The thought of spending the whole day in comfortable, baggy clothing is surely tempting. But it isn’t a good idea, because your clothes unconsciously affect your working posture. If you’re wearing pajamas, you will probably find it difficult to put yourself in the mood to work. Of course, you don’t have to sit at your desk in a suit or business attire. It’s best to wear comfortable but neat clothes that you would also wear at the office. Make sure your clothes are clean and your blouse or shirt is ironed – then you’ll always be ready for spontaneous video calls and always look professional even in front of your home screen.
6. Make sure you aren’t disturbed
Whether it’s your partner, children, flatmate, or pet: Those who live with you need to learn that working from home doesn’t mean free time. You need quiet to make progress – because even if you interrupt your work “only very briefly,” it will take quite a while before you can concentrate on your work again. In the end, that means that you will spend more time on your tasks and have less free time in the evening.
If you’re working from home and also need to look after your children at the same time because schools and daycare centers are closed due to the Corona crisis, this can be especially difficult. You can certainly make arrangements with older children because they can also do things on their own. Try to find childcare for younger children or coordinate with the other parent.
Our personal tip: If you really can’t go out during a curfew, talk to your employer. They will certainly understand that you just can’t work full time when you have to look after small children at the same time. Stay up to date on any regulations from the government and authorities. The situation is changing every day.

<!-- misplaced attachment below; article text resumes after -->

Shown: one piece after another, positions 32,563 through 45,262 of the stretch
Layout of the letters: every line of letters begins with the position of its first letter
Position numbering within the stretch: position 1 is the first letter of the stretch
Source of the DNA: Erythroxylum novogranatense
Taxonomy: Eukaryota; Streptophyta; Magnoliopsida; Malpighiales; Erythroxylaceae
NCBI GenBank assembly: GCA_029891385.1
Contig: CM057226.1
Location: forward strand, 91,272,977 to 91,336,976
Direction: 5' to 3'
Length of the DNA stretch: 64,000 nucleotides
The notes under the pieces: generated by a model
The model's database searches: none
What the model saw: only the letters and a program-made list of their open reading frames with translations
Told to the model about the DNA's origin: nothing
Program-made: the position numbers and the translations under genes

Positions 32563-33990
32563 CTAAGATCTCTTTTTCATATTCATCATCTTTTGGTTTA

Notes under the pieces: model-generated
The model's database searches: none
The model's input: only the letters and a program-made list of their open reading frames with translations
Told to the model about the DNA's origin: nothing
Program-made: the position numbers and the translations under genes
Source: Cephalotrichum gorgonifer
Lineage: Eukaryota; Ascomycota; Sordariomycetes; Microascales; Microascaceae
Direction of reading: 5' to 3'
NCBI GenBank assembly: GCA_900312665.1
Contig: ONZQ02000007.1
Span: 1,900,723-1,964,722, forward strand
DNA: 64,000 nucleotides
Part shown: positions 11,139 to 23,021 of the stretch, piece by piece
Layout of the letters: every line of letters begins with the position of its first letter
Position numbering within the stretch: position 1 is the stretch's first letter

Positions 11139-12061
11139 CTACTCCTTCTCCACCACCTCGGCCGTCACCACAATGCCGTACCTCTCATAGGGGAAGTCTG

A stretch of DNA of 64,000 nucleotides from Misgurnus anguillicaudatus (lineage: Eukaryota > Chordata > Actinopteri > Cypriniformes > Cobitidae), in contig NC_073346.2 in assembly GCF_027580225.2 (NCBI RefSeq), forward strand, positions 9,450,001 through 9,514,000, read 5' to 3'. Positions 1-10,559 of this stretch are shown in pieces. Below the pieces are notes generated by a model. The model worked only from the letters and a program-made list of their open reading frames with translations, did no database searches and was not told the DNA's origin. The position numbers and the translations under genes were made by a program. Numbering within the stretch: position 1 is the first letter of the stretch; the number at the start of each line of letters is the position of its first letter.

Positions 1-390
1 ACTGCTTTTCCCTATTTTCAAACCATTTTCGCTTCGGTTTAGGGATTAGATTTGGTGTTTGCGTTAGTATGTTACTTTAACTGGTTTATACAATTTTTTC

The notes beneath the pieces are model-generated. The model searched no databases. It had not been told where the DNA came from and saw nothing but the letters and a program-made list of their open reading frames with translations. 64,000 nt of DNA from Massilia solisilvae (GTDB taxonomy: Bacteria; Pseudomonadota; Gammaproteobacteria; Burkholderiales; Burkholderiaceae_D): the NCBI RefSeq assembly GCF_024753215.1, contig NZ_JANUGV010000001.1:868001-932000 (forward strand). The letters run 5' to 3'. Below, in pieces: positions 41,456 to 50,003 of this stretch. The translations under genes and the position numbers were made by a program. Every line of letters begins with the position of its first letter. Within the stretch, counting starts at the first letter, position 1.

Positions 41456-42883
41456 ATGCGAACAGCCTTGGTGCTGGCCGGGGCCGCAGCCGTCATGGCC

7. Maintain contact with colleagues and supervisors
While working from home, you’re not only missing out on coffee breaks and lunch with colleagues but also on conversations with people with whom you can discuss ideas and problems. Now, in particular, is when you probably want to keep up to date with how your colleagues are doing. It’s also difficult for supervisors and even customers to get an overview of your work progress. So set up scheduled appointments to maintain contact with your customers and supervisors. With your colleagues, on the other hand, it’s best to set up a group in an instant messaging app. So you can also exchange information during your coffee break at home.
8. Avoid distractions
You should remove anything that might distract you from your work during working hours. When working from home, there are two main factors that can lead to procrastination: household chores and computer apps that you also use for your private life. To maintain your concentration, it’s worth setting fixed times for your household chores and keeping two separate user accounts on your PC – one for work and one for home.
It should also be emphasized here that it’s essential to make arrangements with your cohabitants – children, partners, or flatmates – so they don’t constantly interrupt you. If everyone respects your working hours, if you don’t wander off into the vast world of the Internet, and if you keep your household under control, you’ll be in great shape.
9. Set goals and create a daily to-do list
Having a clear plan for the day can help you stay focused and avoid the temptation to procrastinate. Before you start working each day, write down a list of tasks you need to accomplish, prioritizing them by importance or deadline. This will not only help you keep track of your progress, but it will also give you a sense of accomplishment as you tick off each item on your list. Make sure to include both short-term and long-term goals in your planning.
10. Establish a healthy work-life balance
One of the challenges of working from home is finding the right balance between your professional and personal life. It’s essential to set boundaries and know when to switch off from work to avoid burnout. Allocate specific times for work, breaks, and personal time, and stick to them as much as possible. Remember to communicate your work schedule to your family or housemates to ensure they respect your boundaries.
Additionally, try to engage in relaxing activities during your personal time, such as exercising, reading, or spending time with your loved ones. Maintaining a healthy work-life balance will help you stay focused and productive while working from home.